Taylor also focused on conception and executing productive tasks, to conduct a job in the simplest and most efficient way (Bruce, K. , & Nyland, C. ). Mayo, in contrast, looked at the social being behind the job and his/her position in the workplace (Bruce, K. , & Nyland, C. ). He considered humans not as utilitarian economic beings but that they assess high levels of psycho-social needs and their social relationships play an important role in their job performance (Bruce, K. , & Nyland, C. ).
During Taylor’s study, he put much focus on the economic incentives, but made important contributions to modern thinking about human motivation (Bruce, K. , & Nyland, C. ). With Taylor’s focus on economic incentives, Mayo broke away and tried to work on a direct opposite approach. “Mayoism” unlike like “Taylorism” offered a more indirect and efficient way of observing mental status of employees through their cognitions and emotions (Bruce, K. , & Nyland, C. ). By doing so, he concluded that there are psychological counseling needs that only management could administer (Bruce, K. , & Nyland, C. ). This not only brought Taylor and Mayo into similar studies but also allowed them to differ. Taylor placed more of an emphasis on the physical demand of a job but was sure that it was performed in an efficient manner. Mayo enjoyed the efficient aspect of a tasked but looked at the psychological well being of the individual. With Mayo conducting his studies after Taylor’s findings, it allowed his research to be that more conclusive and resourceful on how management can connect with their employees.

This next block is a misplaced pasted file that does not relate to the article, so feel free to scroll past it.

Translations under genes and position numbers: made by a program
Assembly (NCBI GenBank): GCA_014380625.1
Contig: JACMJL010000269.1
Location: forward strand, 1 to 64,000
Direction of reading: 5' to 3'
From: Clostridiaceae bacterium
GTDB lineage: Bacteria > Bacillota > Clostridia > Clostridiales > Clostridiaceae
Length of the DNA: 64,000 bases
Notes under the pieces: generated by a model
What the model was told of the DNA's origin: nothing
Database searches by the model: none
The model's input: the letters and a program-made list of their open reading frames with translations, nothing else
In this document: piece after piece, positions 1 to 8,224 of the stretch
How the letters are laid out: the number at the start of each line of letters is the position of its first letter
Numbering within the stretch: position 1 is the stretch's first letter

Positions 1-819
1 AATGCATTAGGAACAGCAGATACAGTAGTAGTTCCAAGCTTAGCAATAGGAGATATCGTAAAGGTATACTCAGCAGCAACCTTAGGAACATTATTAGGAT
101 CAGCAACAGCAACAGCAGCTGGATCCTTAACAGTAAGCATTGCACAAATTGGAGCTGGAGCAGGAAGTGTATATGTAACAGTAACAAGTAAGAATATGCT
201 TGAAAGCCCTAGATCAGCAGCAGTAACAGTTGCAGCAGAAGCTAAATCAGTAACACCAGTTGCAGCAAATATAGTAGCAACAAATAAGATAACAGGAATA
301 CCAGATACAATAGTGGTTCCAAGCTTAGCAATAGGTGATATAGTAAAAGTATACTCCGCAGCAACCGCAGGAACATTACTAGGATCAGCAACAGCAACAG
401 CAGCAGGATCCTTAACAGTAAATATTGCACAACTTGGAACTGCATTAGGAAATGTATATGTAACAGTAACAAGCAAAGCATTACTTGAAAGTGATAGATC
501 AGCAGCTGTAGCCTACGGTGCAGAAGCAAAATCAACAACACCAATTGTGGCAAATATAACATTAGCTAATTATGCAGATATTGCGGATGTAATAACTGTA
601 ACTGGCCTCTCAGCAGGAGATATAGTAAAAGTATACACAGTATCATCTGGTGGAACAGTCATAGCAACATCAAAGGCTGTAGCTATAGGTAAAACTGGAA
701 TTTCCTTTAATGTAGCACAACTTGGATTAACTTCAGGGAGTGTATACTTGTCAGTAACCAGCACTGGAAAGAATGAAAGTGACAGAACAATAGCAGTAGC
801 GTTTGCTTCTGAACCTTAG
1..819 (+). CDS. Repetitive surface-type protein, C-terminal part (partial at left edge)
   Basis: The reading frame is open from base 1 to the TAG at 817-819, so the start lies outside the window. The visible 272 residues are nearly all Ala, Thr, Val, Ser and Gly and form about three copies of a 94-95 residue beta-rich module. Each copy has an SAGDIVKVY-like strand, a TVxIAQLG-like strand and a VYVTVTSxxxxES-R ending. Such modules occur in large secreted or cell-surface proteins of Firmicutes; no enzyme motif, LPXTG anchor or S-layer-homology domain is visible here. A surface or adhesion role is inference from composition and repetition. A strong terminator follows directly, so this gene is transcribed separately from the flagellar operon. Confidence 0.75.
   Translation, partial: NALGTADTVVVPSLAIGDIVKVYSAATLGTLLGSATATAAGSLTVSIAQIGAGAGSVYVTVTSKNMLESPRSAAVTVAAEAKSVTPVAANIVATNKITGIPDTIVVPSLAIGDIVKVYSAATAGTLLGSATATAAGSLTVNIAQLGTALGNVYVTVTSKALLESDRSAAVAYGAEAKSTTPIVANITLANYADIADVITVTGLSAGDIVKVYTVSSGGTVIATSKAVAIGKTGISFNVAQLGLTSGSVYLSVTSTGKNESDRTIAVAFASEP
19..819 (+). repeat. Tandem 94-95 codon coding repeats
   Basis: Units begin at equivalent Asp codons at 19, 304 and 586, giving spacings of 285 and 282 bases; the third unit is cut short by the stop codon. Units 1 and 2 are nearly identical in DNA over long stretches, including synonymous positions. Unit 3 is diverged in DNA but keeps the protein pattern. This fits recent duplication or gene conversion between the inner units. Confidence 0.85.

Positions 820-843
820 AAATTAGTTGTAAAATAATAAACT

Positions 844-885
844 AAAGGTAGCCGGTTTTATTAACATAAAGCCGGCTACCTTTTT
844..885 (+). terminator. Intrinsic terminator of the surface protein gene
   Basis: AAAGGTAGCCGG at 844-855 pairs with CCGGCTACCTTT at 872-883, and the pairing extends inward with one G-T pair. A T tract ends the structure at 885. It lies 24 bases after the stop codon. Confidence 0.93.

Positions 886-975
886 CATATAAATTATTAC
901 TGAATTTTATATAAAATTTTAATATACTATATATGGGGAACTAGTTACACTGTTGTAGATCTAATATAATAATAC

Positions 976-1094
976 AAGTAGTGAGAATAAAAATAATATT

Elton’s Take Elton Mayo’s study done at Hawthorne could have easily been something that could be conducted at a Pilgrim’s plant.
Elton Mayo was a pioneer in the psycho-social business world. He placed his mark in the psychology and business world with his efforts in the Hawthorne studies, and it effected the way some employers work today. They still think superficially at the financial and economical effect they can use to motivate their employees but have also consider other ways that involve nothing more than attention. Mayo and Taylor’s studies could be compared to the discussions of hygiene and motivating factors. Taylor was aware that some of the factors he looked at for motivation in the workplace lead to levels of satisfaction and dissatisfaction. With Mayo’s focus on psychology, may of his factors lead to overall satisfaction if met by management. When meeting these qualities, it would keep employees making a career for an organization and happy in doing so. Mayo introduced the need for management getting to know the needs of their employees and doing their best to meet these needs.